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I am re-wiring my bike lights to add a smartphone charger and improve the connections. Wires are going in pairs, one wire in a pair being marked with a white stripe. Since I am using LED lights, polarity is important. On electronics SE and in many places on the Internet I found that the white-marked wire should go to the plus. However, my hub dynamo has the marked wire connected to the contact marked with the ground symbol (so it is connected to the frame). Usually in electronics the ground is negative. Is it a mistake of the bike manufacturer or am I missing something?

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You might be able to get a better answer on Electronics SE. That community is almost certainly going to be more knowledgeable about these kinds of oddities. – jimirings Jul 20 '13 at 17:30
There is no real "standard" as to which wire is considered "hot" and which "ground/neutral" for low-voltage wiring. And there is no assurance that "hot" is + and "ground/neutral" is -. For house wiring and power cords the white wire or the wire with the rib is "neutral". If you want to know the polarity you need to get a voltmeter to check it. – Daniel R Hicks Jul 20 '13 at 17:42
This question appears to be off-topic because it is about electronics more than bicycles or riding. – Neil Fein Jul 21 '13 at 16:56
Hint: If you're in the US go to Radio Shack and you'll likely find a small multimeter for about $10. Go to Harbor Freight and you can probably find one for $5. – Daniel R Hicks Jul 22 '13 at 21:33
As you might have noticed, I have referenced a similar question from electronics SE. The reason for this question here is that on my bike the situation was different from the answer at ESE. So I though the convention could be different on bicycles. That's why I find this question fits here. – texnic Jul 23 '13 at 9:31
up vote 2 down vote accepted

No mistake - there is no standard. 50% of the time the strip is -ve, 50% positive.

Get a multimeter - $10 for a cheapy, and remove any guess work.........

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Thanks to @ratchet I have realized this answer is actually wrong.... 33% its positive, 33% its negative and 33 its AC (both)..... – mattnz Jul 22 '13 at 1:28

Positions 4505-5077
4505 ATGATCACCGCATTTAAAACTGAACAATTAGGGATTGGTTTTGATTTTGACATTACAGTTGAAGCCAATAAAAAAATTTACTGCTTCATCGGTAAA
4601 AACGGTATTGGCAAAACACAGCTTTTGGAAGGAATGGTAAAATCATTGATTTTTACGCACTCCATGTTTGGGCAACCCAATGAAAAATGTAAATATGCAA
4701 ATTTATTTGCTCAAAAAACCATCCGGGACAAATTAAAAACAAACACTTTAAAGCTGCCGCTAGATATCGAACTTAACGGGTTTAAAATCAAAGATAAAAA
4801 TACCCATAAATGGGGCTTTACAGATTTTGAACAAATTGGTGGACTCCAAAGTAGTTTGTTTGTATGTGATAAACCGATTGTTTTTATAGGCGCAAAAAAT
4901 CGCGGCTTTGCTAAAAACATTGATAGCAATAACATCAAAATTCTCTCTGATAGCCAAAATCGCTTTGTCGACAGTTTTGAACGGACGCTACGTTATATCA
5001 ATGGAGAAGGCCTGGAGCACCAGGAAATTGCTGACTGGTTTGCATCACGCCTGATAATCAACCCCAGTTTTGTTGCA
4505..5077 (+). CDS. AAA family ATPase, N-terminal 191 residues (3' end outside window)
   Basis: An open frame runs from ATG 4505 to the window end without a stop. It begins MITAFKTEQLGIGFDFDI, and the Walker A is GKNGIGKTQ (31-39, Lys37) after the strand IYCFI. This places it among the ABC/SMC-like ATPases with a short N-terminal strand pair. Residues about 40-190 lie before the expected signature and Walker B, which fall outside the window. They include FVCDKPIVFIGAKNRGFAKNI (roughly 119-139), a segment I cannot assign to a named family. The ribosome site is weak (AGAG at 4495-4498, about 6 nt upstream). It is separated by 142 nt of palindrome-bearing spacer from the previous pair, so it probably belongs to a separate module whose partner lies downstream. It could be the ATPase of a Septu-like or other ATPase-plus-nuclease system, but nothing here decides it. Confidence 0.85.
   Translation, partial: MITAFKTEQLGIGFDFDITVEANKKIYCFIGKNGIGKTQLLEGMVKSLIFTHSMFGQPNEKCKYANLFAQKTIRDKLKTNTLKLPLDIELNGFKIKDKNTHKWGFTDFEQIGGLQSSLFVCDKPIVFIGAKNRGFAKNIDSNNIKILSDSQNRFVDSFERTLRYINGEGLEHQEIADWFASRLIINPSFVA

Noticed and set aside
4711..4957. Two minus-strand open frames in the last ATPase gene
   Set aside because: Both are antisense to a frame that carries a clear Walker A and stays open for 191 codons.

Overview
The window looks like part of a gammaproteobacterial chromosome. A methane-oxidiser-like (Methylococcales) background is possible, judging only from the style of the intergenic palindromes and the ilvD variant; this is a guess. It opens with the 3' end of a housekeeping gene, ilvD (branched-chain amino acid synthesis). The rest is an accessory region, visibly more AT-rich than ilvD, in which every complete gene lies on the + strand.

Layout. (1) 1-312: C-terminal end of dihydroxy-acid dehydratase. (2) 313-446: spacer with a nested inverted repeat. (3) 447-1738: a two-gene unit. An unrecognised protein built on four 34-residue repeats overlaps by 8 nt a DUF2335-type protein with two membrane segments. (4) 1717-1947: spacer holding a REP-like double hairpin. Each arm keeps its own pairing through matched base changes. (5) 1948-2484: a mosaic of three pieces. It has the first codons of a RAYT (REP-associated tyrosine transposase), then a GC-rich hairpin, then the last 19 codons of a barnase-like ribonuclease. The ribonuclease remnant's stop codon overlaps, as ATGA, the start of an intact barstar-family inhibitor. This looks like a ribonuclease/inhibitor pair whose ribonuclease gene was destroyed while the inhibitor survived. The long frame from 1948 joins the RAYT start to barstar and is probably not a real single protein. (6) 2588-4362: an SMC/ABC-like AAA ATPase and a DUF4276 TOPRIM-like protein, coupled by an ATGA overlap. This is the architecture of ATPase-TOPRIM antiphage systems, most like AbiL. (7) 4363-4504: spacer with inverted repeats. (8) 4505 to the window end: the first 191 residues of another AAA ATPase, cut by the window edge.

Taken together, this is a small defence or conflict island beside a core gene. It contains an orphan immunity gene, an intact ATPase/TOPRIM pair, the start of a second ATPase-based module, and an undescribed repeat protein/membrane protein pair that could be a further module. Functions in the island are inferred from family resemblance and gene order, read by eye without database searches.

You forget that at least 20% aren't working at all. – Daniel R Hicks Jul 22 '13 at 21:33
OK, thanks guys. I have a multimeter, but it does not matter: my dynamo produces AC current. Why I wanted to have it "the standard way" is that if at some point in the future I bring it to the workshop or just forget what I find out today, I want to avoid complications. In the end, that's why we have standards :) – texnic Jul 23 '13 at 9:29
But AC is "50% of the time ... is -ve, 50% positive" :-) (Not actually true if the striped wire is connected to an earth.) – armb Jul 23 '13 at 14:08
@texnic: The thing I love about standards is there are so many to choose from...... – mattnz Jul 23 '13 at 23:02

cheap dynamos create AC (which also works for LEDs) you can test that easily by reversing the polarity of the LEDs and see if they light up in both orientations

just add a diode (or diode bridge) to the connection for the charger to go from AC to DC

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The first part is great, but adding diodes to the circuit is a silly idea. You're introducing more points of failure and extra voltage drops. Much better to experiment and go with what works. – Móż Jul 21 '13 at 22:35
reversing polarity of the charging input of a phone can fry the battery, you don't want that in a smartphone, if it is AC then it needs a AC to DC converter – ratchet freak Jul 21 '13 at 22:53
if the charger you're using doesn't have reverse polarity protection on the input then swapping the leads to see which way works is going to fry it. If someone is going to open up the charging leads of their phone or build their own charging circuit that's definitely an electronics.SE question. This question is currently about using a commercial charger designed to run off a bike dyno, so the only question is the input to the charger. – Móż Jul 22 '13 at 0:19
Approximately all bicycle dynamos produce AC, not just cheap ones, with very few exceptions, and any rectification being inside lights or attached devices. But some have one terminal electrically connected to the frame, and some don't, and so do some lights, so in some cases it matters which way round the wires are connected and others it doesn't. (In some cases there is only one wire, and the system relies on the frame connections for the return. That often causes problems, especially if it relies on the greasy ball bearings in the headset to provide connectivity from frame to fork.) – armb Jul 23 '13 at 14:17

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